Linux/Unix was around long before Microsoft was even a thing. I would say in years past Linux was the obvious choice due to database systems and web servers being more advanced and just better. The latest server operating systems from Microsoft is impressive and can do everything a Linux can and more due to native support for Microsoft development tools and languages.
From a business perspective Linux saves so much money due to being free and Microsoft products are not exactly cheap.
License costs for a large hosting company with hundreds of servers would be a huge expense, it just makes business and technical sense to choose Linux.
This whole topic got a whole lot of bloody and long history behind it. But it all came down to barrier of entry. Young, hungry web developers in the early days of complex, server sided web applications got more familiar to Apache because it's open source and you don't need to buy a license from Microsoft to just run your web applications. After that, with the increasing amount of developers familiar with the Apache and Linux server stack, innovations came left and right from open source community that further decrease the need for Microsoft Windows server.
It's pretty sad for Microsoft but i honestly can't imagine how even sadder the world would be if Microsoft won that battle. All popular Modern CMS, for example are built on open source web technology, and you don't need to pay a cent of software licensing to run wordpress on an apache server. I'd imagine the opposite would be true if Microsoft wins.
Now, almost all developers use Git for version control, which makes them even more familiar with command line, which in turn further reduce the need for Windows Server for serious web development. And of course, Git itself is open source and created by the founder of Linux, so...
That left pretty much only the enterprise space for Microsoft to compete in, but the battle for web server is already lost, 98% of public facing web servers are running Linux. That's why their priority is to maintain their edge in the enterprise with full stack solution like Azure, which is platform neutral. You don't need to use Windows to use Azure. That lowers the barrier of entry for people to start using Microsoft technology again. So in short,lower barrier of entry would be my answer.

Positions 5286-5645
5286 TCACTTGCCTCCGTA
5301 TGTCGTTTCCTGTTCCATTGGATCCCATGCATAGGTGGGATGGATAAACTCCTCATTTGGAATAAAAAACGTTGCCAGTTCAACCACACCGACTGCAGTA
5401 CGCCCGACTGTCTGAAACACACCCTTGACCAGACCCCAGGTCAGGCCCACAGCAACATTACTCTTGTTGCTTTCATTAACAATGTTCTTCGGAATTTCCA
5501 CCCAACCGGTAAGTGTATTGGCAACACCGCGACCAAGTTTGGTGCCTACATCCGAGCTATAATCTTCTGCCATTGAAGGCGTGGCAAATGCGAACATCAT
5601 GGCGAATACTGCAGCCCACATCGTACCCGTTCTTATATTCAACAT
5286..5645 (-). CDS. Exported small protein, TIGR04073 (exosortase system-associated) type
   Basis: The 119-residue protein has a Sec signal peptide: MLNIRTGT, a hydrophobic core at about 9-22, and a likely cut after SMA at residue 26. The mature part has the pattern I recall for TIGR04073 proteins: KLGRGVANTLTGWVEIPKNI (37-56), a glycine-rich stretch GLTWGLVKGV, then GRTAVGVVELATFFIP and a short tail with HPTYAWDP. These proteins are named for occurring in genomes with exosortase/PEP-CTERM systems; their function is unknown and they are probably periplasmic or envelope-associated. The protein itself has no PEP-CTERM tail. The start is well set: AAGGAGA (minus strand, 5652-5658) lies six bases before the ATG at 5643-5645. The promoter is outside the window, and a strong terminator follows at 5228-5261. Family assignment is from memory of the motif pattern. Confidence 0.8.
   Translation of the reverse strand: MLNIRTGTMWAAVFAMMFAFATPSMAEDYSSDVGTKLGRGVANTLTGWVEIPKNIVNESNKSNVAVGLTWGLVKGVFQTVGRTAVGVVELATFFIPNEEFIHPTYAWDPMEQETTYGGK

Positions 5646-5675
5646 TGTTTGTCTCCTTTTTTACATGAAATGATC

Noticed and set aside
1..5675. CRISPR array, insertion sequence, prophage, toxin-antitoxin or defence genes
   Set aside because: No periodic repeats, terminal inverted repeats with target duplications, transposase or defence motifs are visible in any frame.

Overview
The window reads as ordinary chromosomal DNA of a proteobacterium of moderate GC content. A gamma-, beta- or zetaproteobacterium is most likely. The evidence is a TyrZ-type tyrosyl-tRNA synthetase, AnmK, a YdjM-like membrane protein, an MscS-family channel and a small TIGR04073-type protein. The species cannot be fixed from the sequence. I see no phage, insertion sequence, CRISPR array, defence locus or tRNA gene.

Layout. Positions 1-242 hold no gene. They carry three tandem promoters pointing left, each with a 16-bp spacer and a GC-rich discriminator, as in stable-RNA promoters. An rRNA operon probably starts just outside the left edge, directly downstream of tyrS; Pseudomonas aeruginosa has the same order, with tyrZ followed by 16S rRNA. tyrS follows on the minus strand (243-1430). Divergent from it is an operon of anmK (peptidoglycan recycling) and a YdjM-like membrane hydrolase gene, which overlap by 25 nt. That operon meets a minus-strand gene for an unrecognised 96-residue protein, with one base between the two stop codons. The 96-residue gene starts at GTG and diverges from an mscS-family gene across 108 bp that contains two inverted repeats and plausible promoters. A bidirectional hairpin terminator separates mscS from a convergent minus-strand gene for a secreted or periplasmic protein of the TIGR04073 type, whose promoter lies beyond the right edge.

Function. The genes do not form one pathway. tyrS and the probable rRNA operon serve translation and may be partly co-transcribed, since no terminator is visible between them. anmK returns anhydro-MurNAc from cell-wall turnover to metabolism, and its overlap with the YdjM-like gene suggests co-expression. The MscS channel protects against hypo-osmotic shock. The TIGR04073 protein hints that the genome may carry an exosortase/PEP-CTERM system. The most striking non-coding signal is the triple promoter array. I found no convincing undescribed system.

What are the needs?
If you are running a standard website, Linux will do the job, lower costs, simple to config and secure.
Windows hosting more powerfull, I think so, but more costs, Windows Server license cost around the 1300$ and its harder to config and use it ( If you want to Improve performance you will use the Windows Core ) so the Power-shell is harder to config and use after all. but the bought have Web interface.
so again My question is what are the uses ?
About the the limits and that the Linux working more time that windows,
Windows is running on a big companies, the programmers and the developers is working hard to make windows work good and make it professional.
limits? if you are a good programmer and Sysadmin you can use windows for anything you need, so its strange to talk about the limits.
My point is: Linux & Windows are great, each of them answer other parameters of use.
We are running both Linux and Windows, and here is why Linux seems about 5 times more popular:
- Linux comes free (unless it is RHEL or CloudLinux or similar commercial distribution, but they are rarely used). And most of software for Linux comes free. That probably has the biggest impact.
- Linux started earlier and was in the very beginning of web era, while MS has joined in 2005 maybe. So a lot of solutions are Linux oriented or consider Linux as first priority
- Linux has wider community support - when you have a problem, it is more likely to find a solution or get an advice
- Linux consumes less resources, so you might save on hardware (per my observation)
- Linux seem more stable under pressure and easier to troubleshoot. That saves in maintenance effort.
In Windows it is not uncommon to be stuck in MS support queue with no resolution, no advice from community and no means to troubleshoot it by yourself
Yet, Windows remains handy from some other perspectives. i.e. running different sites on different versions of PHP was available in Windows many years earlier than in Linux. Commercial mail servers for Windows are quite powerful.